Google Offers Classics for Free

A new feature of the search engine's online book program makes out-of-copyright works available for downloading and printing

Take note, Joe College: It won't cut it anymore to say that the university bookstore has sold out all copies of Silas Marner. On Aug. 30, Google (GOOG) announced an escalation of its book program. Now, in addition to being able to search and read out-of-copyright works, you can download and print the complete text of such volumes free of charge.

Since the inception of its books initiative in December, 2004, Google has been scanning a range of books, including volumes submitted by publishers and others drawn from the library stacks, including the New York Public Library, Oxford University library, and the University of Michigan library. Google won't comment on the number of books scanned to date, but it has its eye on millions.

Questions about the legality of the library program linger. It sparked two copyright-infringement lawsuits last year, one filed by the Authors Guild and one by the Association of American Publishers on behalf of several of its members, including McGraw-Hill (MHP), publisher of Business Week (see, 10/20/05, "Google's Escalating Book Battle," and 9/26/05, "For Google, Another Stormy Chapter").


  I gave the new Google feature a quick trial run. A search for Charles Dickens' A Tale of Two Cities produced more than 20 copies of the book, along with assorted study guides and some other titles that bear some similarity.

For books made available to Google via publishers—in this case, including editions from Oxford University Press, Penguin, and Dover—the viewer gets only a "limited preview" of a few pages. In other cases, where Google believes that a volume might be in copyright, but has no relationship with the publisher, Google provides an even more restricted "snippet view."

Ultimately, though, I found an edition that provided a "full view." In this instance, after reading Google's explanation of public domain books and usage guidelines, I was allowed to begin downloading a PDF version of the novel. The one I hit on was a treasure, a 1908 University Society publication that also included The Mystery of Edwin Drood and introductory comments by scholars of the day.


  Moreover, it came with Harvard College Library stamps and occasional underlining by an anonymous undergraduate of yore. (The best-of-times-worst-of-times era was especially notable, the student seemed to think, for being "so far, like the present period.")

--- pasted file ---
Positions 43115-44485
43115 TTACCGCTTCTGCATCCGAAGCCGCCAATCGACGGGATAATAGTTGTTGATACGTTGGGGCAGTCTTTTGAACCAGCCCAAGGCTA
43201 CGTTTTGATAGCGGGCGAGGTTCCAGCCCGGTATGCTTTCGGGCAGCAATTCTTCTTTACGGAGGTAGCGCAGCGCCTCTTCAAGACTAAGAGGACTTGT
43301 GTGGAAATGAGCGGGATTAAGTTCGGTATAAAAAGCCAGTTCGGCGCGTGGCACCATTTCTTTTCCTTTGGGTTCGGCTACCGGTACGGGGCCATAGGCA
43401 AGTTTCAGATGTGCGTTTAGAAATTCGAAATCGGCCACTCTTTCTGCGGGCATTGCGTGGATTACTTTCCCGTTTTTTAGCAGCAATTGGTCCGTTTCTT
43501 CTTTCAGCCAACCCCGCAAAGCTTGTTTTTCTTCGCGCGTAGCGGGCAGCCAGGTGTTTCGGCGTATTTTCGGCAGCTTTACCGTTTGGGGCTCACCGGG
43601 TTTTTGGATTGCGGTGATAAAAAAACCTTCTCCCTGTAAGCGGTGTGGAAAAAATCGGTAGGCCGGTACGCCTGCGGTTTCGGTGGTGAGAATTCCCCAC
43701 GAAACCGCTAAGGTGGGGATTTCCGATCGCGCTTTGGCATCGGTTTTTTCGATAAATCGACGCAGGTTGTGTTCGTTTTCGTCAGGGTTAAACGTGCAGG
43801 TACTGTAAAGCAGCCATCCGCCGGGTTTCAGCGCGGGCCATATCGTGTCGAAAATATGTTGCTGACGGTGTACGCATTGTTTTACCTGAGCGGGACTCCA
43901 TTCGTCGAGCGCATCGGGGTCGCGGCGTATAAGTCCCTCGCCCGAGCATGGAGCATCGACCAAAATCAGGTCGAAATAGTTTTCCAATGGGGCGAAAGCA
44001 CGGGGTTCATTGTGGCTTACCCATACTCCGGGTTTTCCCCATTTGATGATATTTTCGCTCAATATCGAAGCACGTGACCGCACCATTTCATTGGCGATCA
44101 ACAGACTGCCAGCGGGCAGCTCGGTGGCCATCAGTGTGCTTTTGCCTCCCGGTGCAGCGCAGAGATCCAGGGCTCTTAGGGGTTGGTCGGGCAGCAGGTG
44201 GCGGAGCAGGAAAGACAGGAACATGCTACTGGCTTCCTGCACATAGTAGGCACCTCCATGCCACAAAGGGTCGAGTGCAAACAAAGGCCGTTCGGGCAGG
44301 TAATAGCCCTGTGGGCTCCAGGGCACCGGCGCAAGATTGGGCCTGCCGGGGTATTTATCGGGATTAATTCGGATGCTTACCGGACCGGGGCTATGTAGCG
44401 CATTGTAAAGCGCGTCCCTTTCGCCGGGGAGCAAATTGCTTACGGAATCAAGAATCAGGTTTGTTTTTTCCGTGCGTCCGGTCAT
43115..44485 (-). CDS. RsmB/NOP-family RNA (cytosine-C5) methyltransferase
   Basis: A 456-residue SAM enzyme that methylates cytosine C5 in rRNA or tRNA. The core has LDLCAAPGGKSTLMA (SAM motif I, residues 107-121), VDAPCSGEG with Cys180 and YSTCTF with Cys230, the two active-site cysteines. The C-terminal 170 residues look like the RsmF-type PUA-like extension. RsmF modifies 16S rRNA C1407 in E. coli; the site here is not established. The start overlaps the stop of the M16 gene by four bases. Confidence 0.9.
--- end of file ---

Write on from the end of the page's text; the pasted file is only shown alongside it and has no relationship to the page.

Unfortunately, the volume's 717 pages were too much for McGraw-Hill's broadband: My connection timed out before I could download the book onto my hard drive. (Google spokesperson Megan Lamb says the 32.2-megabyte file is larger than most in their collection.)

Out-of-copyright volumes have long been the low-hanging fruit of book publishing—steady money-makers that require little in the way of author royalties. Legendary Random House co-founder Bennett Cerf once remarked that the riches from his backlist, or books more than two years old, were like "picking up gold from the sidewalk."


  Classics in particular, contribute significantly to the bottom lines of such mainstream publishers as Random House, a unit of Bertelsmann, and Penguin Group, part of Pearson (PSO). Even retailer Barnes & Noble (BKS) got into the arena in 2003 with the introduction of its low-priced Barnes & Noble Classics.

How will the Google program affect such companies? "It's certainly going to hurt a little bit, but I'd be surprised if it hurts very much," observes Drake McFeely, president of W.W. Norton, which publishes many classics. "We publish books quite inexpensively, providing a first-rate text for not a whole lot of money. For example, the Norton Anthology of English Literature costs students about two cents per page."

Peter Gale Nelson, assistant director of Brown University's creative writing program, also questions the economic impact. "It may be less expensive to buy a printed version than to pay the cost of toner and paper." The Google mechanism, he added, "could be most useful for a book that's hard to find, one where this is the only way to get it." Nelson noted another strong suit of print books: Professors often assign specific editions so that everyone in class will be able to "turn to page 87" and land on the same passage.

But even so, if Joe College's pocketbook is experiencing the worst of times, a free Google copy may seem like just the ticket.

Before it's here, it's on the Bloomberg Terminal.